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AKIPRESS.COM - Hubert de Givenchy, the French couturier who upheld a standard of quintessentially romantic elegance in fashion for more than four decades, dressing the likes of Jacqueline Kennedy Onassis, Grace Kelly and memorably Audrey Hepburn, in a little black dress, in the movie “Breakfast at Tiffany’s,” died on Saturday at his home outside Paris. He was 91.
Philippe Venet, his longtime companion and a former couture designer, confirmed the death, New York Times reported.
Mr. Givenchy was emblematic of a generation of gentlemanly designers who established their couture houses in postwar Paris, nurturing personal relationships with customers and creating entire collections with specific women in mind.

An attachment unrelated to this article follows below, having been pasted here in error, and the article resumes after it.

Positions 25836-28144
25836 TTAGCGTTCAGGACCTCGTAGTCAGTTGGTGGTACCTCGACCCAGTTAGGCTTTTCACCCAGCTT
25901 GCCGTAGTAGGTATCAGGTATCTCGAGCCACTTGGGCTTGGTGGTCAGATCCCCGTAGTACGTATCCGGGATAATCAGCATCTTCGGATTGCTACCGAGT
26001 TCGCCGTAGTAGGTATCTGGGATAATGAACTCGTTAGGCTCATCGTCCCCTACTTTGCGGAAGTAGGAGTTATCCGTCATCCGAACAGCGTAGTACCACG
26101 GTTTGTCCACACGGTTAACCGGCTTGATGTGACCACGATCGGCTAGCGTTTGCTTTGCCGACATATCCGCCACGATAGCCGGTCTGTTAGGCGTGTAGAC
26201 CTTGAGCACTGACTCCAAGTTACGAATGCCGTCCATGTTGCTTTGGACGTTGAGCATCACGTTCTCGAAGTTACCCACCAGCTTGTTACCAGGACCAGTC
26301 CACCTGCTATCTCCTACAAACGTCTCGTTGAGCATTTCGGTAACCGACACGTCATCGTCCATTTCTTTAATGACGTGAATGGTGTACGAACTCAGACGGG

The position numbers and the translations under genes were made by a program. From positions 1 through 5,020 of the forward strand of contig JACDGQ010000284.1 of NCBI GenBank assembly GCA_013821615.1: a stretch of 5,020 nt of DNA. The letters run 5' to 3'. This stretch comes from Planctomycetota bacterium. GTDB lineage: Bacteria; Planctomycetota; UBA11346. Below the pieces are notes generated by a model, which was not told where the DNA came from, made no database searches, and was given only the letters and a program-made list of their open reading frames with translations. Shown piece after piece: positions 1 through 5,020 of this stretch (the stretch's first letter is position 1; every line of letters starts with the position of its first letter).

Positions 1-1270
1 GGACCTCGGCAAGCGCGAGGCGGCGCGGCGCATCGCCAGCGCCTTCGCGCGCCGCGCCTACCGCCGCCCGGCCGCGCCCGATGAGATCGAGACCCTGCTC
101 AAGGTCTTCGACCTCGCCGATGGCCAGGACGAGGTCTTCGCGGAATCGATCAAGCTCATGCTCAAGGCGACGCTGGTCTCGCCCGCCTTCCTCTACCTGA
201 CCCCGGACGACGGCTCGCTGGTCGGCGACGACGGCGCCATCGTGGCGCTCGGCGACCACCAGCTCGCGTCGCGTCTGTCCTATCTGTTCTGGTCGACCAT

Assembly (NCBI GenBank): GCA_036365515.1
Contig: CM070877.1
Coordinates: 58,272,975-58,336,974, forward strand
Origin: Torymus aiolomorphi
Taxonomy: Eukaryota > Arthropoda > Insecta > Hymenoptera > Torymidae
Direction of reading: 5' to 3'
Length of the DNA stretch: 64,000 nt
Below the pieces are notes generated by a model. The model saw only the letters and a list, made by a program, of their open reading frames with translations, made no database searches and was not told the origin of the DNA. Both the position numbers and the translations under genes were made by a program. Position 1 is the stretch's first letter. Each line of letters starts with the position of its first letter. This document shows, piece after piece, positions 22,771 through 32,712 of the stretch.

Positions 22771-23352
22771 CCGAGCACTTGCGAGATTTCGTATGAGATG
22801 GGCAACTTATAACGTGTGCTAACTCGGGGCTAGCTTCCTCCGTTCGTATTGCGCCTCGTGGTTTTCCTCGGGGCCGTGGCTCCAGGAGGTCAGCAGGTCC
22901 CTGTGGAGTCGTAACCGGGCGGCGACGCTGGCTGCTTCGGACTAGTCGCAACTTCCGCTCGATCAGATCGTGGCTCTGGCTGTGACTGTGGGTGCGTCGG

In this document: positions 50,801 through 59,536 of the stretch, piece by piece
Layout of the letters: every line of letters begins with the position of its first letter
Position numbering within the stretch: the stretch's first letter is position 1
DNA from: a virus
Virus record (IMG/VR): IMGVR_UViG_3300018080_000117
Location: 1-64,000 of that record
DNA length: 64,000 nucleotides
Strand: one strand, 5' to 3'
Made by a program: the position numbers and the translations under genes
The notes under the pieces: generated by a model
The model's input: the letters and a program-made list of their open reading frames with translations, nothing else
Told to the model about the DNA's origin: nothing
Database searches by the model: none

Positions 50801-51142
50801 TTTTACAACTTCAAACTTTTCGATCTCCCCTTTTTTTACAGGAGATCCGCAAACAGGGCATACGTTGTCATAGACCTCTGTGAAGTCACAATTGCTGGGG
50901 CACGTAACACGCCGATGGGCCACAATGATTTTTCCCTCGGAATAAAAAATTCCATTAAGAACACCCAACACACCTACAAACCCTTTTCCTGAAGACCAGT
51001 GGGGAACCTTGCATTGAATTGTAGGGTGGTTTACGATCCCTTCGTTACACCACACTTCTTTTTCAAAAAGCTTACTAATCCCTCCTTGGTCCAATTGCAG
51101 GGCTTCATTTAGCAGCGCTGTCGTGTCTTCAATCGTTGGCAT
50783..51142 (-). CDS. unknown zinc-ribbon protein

His very first show — a smash hit with retailers and the press when it was seen in February 1952, when he was just 24 — included the “Bettina blouse,” a tribute to his original muse, Bettina Graziani, Paris’s leading model of the day, who had joined his fledgling company as the director of public relations, saleswoman and fit model.
Shortly thereafter, Mr. Givenchy came to the attention of the young Ms. Hepburn, a rising star who was so charmed by his youthful designs that she insisted that he make her clothes for nearly all of her movies, and help mold her sylphlike image in the process.
In 1961, Ms. Hepburn and Mr. Givenchy created one of the most indelible cinematic fashion moments of the 20th century in “Breakfast at Tiffany’s”: when her character, Holly Golightly, approaches the titular Fifth Avenue jeweler wearing oversize sunglasses, four strands of sparkling pearls, long evening gloves and a black Givenchy dress — a slender, shoulder-baring column — that looks startlingly out of place for the early morning hour.